A Case Report of Rare Sacral Solitary Fibrous Tumor
By Admin | July 31, 2022
Huge primary epidural solitary fibrous tumors in the sacrum are a rare clinical entity. The purpose of this article is to present our experience in treating such large and complex neoplasms in a 31-year-old woman. The patient complained of constant nocturnal bilateral hip and lower back pain and unilateral radicular symptoms (numbness, paresthesias) in the left S1/S2 dermatomal distribution. Diagnostic imaging, biopsy, preoperative endovascular embolization, two-staged tumor resection, and lumbosacroiliac fusion were performed. The treatment resolved the patient’s neurological symptoms and resulted in overall good postoperative functionality. The patient has been in remission for more than five years despite her refusal of adjuvant radiotherapy.
Solitary fibrous tumor (SFT), also previously known as hemangiopericytoma, is a rare mesenchymal neoplasm of fibroblastic origin, accounting for less than 2% of all soft tissue tumors . The 2013 edition of World Health Organization (WHO) Classification of Tumors of Soft Tissue and Bone  and the updated 2016 edition, Classification of Tumors of the Central Nervous System, introduced a new combined entity of soft tissue and meningeal hemangiopericytomas and SFTs , but WHO in 2021 edited this entity in the Classification of Tumors of the Central Nervous System, leaving only the term of SFT . CNS SFT can be classified/graded into three grades by the presence of necroses and amount of mitoses: CNS WHO grade 1, < 2.5 mitoses/mm2 (. Most commonly SFTs occur in the pleura and less often in extrapleural locations, such as the abdomen, pelvis, and retroperitoneal space. They can seldom be found in soft tissues of extremities, head and neck, and central nervous system. Adults between 50 and 70 years of age with no gender predilection are usually affected . Several large studies in the literature had analyzed and tried to predict the local recurrence and metastasis of SFTs. In a large European multicentric cohort study, local and metastatic recurrence had occurred in 20 (12.3%) and 27 (16.7%) out of 162 patients, respectively. The calculated local recurrence incidence rates at 10 and 20 years were 19.2% and 38.6%, respectively. The metastatic recurrence incidence rates at 10 and 20 years were 31.4% and 49.8%, respectively . Demicco et al. proposed the risk assessment score for predicting the development of metastasis in SFTs, which included the patient age, tumor size, mitotic activity, and the presence of necrosis. According to this study, low-risk lesions had 0% risk of metastasis at 10 years, intermediate-risk cases had 10% risk of metastasis at 10 years, and high-risk cases had 73% risk of metastasis at 5 years . Modified Demicco et al.’s risk stratification system was applied to our patient. This article presents a rare primary epidural SFT at the L5/S3 levels, immunohistochemical results, and treatment strategy.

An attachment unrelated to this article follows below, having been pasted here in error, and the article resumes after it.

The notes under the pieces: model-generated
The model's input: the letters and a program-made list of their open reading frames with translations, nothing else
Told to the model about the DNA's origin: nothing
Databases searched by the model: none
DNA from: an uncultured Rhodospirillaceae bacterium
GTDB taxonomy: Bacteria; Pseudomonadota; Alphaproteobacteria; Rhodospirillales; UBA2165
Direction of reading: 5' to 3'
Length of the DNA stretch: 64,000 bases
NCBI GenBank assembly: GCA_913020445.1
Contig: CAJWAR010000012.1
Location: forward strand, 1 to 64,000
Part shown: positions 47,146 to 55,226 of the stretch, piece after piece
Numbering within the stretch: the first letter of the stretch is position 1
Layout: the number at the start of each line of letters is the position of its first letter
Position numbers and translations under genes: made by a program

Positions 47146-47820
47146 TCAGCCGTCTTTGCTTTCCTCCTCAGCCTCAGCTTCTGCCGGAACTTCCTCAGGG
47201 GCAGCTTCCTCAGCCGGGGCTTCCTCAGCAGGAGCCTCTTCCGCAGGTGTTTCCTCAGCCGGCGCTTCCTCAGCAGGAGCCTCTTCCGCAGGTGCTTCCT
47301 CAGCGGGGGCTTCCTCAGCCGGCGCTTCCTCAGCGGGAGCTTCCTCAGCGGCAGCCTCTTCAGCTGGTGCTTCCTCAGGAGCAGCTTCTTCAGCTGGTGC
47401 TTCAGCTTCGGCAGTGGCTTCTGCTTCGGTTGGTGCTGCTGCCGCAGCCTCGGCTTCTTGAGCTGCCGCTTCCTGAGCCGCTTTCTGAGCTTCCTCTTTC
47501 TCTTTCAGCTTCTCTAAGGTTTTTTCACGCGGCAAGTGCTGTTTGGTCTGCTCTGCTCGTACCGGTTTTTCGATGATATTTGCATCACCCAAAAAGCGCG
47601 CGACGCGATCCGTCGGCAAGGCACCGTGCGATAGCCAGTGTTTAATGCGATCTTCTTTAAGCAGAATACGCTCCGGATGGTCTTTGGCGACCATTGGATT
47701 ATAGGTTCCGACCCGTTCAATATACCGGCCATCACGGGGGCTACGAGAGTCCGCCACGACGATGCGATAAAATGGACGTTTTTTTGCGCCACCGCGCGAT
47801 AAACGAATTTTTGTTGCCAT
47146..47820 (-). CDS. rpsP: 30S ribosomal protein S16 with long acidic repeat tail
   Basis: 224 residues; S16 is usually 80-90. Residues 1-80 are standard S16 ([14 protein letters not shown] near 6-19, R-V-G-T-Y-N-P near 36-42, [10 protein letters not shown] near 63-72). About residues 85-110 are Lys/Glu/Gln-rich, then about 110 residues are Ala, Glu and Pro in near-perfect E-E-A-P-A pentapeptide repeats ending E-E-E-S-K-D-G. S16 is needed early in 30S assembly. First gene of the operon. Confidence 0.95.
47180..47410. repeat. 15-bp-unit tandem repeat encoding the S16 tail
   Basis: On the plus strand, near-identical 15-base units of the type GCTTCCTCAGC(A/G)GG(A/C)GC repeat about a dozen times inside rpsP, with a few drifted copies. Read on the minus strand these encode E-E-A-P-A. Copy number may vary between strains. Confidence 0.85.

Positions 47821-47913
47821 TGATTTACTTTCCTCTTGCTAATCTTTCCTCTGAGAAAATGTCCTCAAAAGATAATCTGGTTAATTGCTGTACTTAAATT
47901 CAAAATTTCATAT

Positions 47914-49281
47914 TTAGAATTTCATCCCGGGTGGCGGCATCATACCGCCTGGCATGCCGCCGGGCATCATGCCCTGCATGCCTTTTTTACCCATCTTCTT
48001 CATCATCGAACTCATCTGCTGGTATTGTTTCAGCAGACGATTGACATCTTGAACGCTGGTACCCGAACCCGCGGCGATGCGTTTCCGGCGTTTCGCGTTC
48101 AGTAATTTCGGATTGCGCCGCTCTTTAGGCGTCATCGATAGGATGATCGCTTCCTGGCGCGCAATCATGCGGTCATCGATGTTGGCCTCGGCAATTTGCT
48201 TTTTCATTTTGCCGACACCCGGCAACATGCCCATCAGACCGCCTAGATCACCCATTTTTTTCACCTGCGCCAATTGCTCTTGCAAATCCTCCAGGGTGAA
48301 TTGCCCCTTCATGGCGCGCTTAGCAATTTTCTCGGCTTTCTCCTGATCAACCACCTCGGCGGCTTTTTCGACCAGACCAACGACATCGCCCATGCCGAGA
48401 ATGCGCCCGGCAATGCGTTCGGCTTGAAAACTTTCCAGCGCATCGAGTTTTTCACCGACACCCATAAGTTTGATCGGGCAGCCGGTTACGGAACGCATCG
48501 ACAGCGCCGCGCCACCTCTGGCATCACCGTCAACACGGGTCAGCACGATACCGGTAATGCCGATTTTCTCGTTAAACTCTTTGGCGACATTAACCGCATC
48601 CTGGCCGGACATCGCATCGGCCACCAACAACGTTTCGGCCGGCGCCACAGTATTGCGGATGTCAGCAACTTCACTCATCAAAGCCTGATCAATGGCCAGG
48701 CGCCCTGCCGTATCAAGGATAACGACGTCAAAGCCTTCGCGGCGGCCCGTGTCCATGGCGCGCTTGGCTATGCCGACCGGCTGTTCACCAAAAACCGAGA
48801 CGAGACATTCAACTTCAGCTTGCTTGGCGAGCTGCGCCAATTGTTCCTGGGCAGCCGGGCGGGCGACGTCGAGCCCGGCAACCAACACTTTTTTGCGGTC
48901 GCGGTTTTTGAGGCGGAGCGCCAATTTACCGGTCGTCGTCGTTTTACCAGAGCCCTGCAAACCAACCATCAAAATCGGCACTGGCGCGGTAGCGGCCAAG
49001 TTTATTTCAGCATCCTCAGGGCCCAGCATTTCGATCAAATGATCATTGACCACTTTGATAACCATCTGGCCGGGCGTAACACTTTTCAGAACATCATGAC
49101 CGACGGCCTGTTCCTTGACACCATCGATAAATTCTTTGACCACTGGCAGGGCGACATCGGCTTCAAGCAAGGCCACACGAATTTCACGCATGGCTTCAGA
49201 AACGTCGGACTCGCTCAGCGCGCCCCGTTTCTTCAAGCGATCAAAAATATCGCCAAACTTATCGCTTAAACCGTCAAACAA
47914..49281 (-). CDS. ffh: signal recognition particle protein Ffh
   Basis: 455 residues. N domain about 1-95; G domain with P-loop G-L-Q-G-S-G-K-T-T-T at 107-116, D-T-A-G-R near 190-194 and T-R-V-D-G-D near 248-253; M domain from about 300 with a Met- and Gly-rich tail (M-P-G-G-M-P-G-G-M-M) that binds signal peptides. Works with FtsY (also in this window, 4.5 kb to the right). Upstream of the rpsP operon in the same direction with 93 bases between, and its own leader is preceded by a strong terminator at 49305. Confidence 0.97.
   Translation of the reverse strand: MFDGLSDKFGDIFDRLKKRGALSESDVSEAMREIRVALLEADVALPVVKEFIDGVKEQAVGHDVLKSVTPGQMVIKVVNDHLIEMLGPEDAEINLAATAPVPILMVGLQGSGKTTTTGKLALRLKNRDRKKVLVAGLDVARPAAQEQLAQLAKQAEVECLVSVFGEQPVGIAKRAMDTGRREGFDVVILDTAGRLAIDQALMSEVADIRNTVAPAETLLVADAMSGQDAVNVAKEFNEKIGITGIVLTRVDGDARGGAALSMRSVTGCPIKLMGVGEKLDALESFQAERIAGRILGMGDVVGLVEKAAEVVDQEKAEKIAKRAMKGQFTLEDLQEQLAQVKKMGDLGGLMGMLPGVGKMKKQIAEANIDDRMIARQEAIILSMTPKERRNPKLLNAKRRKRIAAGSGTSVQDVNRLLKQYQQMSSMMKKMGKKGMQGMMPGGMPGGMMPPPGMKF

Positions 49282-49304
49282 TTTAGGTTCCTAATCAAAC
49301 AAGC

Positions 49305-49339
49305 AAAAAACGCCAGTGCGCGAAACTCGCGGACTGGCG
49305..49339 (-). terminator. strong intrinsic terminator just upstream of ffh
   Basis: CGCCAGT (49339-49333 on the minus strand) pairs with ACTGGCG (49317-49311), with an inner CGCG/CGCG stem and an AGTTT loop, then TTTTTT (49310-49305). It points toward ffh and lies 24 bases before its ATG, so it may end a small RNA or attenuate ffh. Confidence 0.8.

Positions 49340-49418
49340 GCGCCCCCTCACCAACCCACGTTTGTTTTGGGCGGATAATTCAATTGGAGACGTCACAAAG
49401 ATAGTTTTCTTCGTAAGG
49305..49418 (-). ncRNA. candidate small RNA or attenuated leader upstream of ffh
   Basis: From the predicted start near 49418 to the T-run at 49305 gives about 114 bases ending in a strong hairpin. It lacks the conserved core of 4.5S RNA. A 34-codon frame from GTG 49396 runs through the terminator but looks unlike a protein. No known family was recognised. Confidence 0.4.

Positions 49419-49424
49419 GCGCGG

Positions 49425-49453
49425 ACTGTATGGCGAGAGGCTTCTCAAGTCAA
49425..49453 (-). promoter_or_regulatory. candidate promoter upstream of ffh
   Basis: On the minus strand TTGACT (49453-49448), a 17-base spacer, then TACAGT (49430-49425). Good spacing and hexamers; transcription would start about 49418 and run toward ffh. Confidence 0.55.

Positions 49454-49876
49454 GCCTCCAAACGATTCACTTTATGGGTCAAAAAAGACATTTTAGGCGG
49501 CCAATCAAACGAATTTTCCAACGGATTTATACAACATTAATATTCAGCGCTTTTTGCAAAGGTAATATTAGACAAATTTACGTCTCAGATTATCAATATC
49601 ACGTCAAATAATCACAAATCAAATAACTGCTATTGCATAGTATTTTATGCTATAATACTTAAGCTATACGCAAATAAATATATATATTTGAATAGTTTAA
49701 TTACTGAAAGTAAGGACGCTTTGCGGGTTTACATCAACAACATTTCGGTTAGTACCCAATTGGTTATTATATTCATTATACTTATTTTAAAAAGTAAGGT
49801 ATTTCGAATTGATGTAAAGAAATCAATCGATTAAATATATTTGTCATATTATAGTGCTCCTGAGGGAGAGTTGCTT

A 31-year-old woman presented to the Department of Obstetrics and Gynecology in Vilnius University Hospital Santaros Klinikos for an elective laparoscopical diagnostic procedure due to a suspected ovarian cyst. She also complained of constant nocturnal bilateral hip and lower back pain and unilateral radicular symptoms (numbness, paresthesias) in the left S1/S2 dermatomal distribution that worsened over the last two years. No gynecological abnormalities were found, only a large retroperitoneal mass. Then she was referred to the Department of Neurosurgery in the same hospital where one of the authors gave further plan. Initial differentials involved more common masses in the sacral area, such as chordoma, chondrosarcoma, and giant cell tumor. There was no history of weight or appetite changes. Pelvic magnetic resonance imaging (MRI) was performed, which demonstrated...(More)
For more info please read, A Case Report of Rare Sacral Solitary Fibrous Tumor, by Cureus